Vill. Inference. If the fall of mankind in Adam does not consist in a capricious imputation of his personal guilt, but in a real, present participation of his depravity, impotence, and misery; the salvation that believers have in Christ is not a capricious imputation of his personal righteousness, but a real, present participation of his purity, power, and blessedness, together with pardon and acceptance.

Unspeakably dangerous then is the delusion of those whose brains and mouths are filled with the notions and expressions of "imputed righteousness;" while their poor, carnal, unregenerate hearts remain perfect strangers to "the Lord our righteousness."

IX. INFERENCE. If the corrupt nature which sinners derive from Adam spontaneously produces all the wickedness that overspreads the earth; the holy nature which believers receive from Christ, is also spontaneously productive of all the fruits of righteousness described in the oracles of God; "Good works springing out, necessarily,* of a true and lively faith," Art. xii.

Such ministers, therefore, as clearly preach our fall in Adam, and that faith in Christ which is productive of genuine holiness and active love, will infallibly promote good works and pure morality: when those who insist only upon works and moral duties will neither be zealous of good works themselves, nor instrumental in turning sinners from their gross immoralities. The reason is obvious: evangelical preachers follow their Lord's wise direction: "Make the tree good, and the fruit shall be good also:" but moralists will have "corrupt trees bring forth good fruit," which, in the nature of things, is impossible, Matt . xii, 33; Luke vi, 43. Therefore, as nothing but faith "makes the tree good," and as "without faith it is impossible to please God;" the Christian, that will " come to him" with good works, "must" not only " believe [as heathens] that he is, and that he is a rewarder of those who diligently seek him;" but also that "he was in Christ reconciling the world unto himself," &c.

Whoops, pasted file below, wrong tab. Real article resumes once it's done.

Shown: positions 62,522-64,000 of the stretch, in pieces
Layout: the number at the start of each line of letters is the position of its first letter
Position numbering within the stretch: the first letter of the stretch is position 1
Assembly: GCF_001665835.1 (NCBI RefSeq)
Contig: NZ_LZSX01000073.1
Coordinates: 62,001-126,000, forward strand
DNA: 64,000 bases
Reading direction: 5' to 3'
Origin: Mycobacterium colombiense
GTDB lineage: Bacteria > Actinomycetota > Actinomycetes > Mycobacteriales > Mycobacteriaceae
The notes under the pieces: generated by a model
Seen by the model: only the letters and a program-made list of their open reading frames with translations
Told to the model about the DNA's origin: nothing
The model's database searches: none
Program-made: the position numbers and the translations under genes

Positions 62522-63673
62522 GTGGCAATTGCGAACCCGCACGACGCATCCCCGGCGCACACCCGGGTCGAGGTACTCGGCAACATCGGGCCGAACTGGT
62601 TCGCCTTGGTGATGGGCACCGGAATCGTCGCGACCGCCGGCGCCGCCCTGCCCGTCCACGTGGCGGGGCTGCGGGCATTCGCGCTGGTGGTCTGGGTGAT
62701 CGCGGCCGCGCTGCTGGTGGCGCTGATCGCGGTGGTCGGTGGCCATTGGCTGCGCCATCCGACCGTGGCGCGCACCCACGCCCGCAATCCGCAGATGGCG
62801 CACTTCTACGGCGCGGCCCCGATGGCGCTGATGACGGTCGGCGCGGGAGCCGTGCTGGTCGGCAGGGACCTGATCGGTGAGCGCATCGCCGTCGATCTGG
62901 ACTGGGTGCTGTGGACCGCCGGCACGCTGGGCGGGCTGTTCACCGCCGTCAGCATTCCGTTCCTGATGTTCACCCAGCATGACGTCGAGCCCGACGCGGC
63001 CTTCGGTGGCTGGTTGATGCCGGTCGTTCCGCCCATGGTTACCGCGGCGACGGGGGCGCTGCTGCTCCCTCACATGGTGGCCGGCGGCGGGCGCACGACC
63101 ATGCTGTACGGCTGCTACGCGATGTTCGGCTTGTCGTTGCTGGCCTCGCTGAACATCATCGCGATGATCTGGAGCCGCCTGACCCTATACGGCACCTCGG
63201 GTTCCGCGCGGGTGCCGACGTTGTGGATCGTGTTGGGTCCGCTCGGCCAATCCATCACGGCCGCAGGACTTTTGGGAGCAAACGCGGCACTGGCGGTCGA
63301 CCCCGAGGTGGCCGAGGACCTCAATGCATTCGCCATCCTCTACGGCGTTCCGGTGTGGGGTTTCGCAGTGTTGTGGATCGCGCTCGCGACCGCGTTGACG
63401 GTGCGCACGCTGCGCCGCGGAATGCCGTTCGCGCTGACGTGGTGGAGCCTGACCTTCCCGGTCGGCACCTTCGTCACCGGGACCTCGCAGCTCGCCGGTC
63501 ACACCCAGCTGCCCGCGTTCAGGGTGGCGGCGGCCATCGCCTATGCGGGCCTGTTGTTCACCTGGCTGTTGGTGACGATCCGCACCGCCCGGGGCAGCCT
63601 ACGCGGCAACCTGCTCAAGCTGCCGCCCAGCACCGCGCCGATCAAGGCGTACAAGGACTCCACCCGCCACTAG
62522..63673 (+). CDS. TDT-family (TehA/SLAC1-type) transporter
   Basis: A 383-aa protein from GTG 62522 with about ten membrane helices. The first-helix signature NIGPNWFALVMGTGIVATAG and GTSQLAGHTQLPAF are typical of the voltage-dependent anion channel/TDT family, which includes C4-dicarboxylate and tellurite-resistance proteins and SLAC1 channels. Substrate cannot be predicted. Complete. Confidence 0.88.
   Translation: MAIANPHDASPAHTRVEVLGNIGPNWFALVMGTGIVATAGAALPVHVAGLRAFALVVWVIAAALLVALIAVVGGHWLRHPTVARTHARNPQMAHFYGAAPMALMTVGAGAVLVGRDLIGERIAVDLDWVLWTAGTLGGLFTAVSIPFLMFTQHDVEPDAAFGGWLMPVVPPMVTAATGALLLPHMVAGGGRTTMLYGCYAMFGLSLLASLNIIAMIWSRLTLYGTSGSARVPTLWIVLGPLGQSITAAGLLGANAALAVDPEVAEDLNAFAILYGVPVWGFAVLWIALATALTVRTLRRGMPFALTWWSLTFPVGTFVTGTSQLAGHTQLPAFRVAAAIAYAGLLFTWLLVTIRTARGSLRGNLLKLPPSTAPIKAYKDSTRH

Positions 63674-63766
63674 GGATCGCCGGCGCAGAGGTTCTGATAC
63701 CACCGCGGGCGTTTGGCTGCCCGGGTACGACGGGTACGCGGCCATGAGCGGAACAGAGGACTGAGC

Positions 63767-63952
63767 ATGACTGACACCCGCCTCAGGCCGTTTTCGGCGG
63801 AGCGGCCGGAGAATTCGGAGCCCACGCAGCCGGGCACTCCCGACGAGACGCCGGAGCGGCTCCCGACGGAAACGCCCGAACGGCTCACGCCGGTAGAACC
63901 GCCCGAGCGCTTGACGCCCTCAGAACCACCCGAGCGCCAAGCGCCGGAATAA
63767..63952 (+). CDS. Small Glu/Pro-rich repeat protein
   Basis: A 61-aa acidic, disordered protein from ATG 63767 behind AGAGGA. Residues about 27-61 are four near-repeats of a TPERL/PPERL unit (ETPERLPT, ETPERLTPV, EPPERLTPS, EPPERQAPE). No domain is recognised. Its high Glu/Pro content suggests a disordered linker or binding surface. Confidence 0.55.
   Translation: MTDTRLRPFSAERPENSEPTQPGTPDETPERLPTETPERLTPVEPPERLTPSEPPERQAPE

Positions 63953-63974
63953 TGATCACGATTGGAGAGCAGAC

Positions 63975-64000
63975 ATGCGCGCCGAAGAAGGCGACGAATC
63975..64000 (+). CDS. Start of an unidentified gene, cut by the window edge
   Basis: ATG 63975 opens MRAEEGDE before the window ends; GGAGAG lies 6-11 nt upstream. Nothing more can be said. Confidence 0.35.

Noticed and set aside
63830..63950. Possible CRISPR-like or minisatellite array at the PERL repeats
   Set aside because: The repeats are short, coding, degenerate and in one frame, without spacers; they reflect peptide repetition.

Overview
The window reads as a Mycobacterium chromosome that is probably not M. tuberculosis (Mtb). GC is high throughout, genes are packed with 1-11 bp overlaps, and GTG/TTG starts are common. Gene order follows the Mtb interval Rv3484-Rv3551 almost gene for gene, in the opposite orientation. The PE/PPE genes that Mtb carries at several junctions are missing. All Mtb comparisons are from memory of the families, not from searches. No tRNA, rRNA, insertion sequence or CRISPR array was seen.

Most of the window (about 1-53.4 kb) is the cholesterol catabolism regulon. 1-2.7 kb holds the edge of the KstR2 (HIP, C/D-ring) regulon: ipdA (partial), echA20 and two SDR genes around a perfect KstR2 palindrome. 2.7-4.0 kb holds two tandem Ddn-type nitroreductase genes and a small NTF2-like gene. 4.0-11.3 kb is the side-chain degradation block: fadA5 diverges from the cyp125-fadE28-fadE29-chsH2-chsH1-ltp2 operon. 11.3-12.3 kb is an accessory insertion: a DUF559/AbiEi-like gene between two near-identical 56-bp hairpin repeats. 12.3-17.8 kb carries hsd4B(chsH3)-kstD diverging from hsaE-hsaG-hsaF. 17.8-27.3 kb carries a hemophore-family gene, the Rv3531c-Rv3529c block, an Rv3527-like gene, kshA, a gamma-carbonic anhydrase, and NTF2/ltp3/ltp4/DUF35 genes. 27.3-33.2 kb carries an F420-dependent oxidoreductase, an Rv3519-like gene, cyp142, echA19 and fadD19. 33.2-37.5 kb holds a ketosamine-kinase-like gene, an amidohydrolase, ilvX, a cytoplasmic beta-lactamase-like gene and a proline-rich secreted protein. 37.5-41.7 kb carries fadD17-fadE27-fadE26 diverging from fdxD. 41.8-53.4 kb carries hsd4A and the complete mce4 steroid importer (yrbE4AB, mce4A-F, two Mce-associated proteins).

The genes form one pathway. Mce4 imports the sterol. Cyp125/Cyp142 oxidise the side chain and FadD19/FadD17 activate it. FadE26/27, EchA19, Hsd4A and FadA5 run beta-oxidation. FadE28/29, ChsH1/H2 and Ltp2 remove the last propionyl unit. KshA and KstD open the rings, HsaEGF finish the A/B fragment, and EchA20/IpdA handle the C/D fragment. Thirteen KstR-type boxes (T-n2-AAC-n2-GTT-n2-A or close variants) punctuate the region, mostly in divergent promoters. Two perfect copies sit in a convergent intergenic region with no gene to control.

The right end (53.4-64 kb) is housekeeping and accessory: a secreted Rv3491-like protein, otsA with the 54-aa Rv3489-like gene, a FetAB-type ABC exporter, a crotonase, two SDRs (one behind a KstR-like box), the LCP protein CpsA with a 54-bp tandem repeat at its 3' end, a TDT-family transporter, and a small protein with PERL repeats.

X. Inference. If corruption and sin work so powerfully and sensibly in the hearts of the unregenerate, we may, without deserving the name of enthusiasts, affirm, that the regenerate are sensible of the powerful effects of Divine grace in their souls; or, to use the words of our seventeenth article, we may say, "They feel in themselves the workings of the Spirit of Christ:" for "where" the poison of "sin hath abounded," and has been of course abundantly felt; "grace," the powerful antidote that expels it, does "much more abound," and coneequ entry may be much more perceived.

Therefore " the knowledge of salvation by the forgiveness of sins," the assurance of faith, and " the peace of God passing all understanding," are the EXPERIENCED blessings of the converted, as certainly as a guilty conscience, the gnawing of worldly cares, the working of evil tempers, the tumults of unbridled appetites, and the uproars of rebellious passions, are the Experienced curses of the unconverted.

Reader, if these inferences are justly drawn, is it not evident that the principles! are generally exploded among us as enthusiastical or Method.